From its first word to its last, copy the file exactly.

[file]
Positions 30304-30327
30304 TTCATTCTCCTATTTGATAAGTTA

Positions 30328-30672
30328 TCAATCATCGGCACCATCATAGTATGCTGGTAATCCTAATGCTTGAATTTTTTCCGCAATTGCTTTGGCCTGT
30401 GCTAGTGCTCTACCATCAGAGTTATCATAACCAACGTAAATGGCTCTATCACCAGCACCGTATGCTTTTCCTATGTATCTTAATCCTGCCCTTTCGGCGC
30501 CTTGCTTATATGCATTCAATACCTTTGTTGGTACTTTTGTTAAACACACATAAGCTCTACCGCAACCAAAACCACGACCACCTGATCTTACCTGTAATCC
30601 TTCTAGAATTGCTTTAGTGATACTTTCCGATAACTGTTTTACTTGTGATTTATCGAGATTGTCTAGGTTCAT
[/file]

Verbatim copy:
Positions 30304-30327
30304 TTCATTCTCCTATTTGATAAGTTA

Positions 30328-30672
30328 TCAATCATCGGCACCATCATAGTATGCTGGTAATCCTAATGCTTGAATTTTTTCCGCAATTGCTTTGGCCTGT
30401 GCTAGTGCTCTACCATCAGAGTTATCATAACCAACGTAAATGGCTCTATCACCAGCACCGTATGCTTTTCCTATGTATCTTAATCCTGCCCTTTCGGCGC
30501 CTTGCTTATATGCATTCAATACCTTTGTTGGTACTTTTGTTAAACACACATAAGCTCTACCGCAACCAAAACCACGACCACCTGATCTTACCTGTAATCC
30601 TTCTAGAATTGCTTTAGTGATACTTTCCGATAACTGTTTTACTTGTGATTTATCGAGATTGTCTAGGTTCAT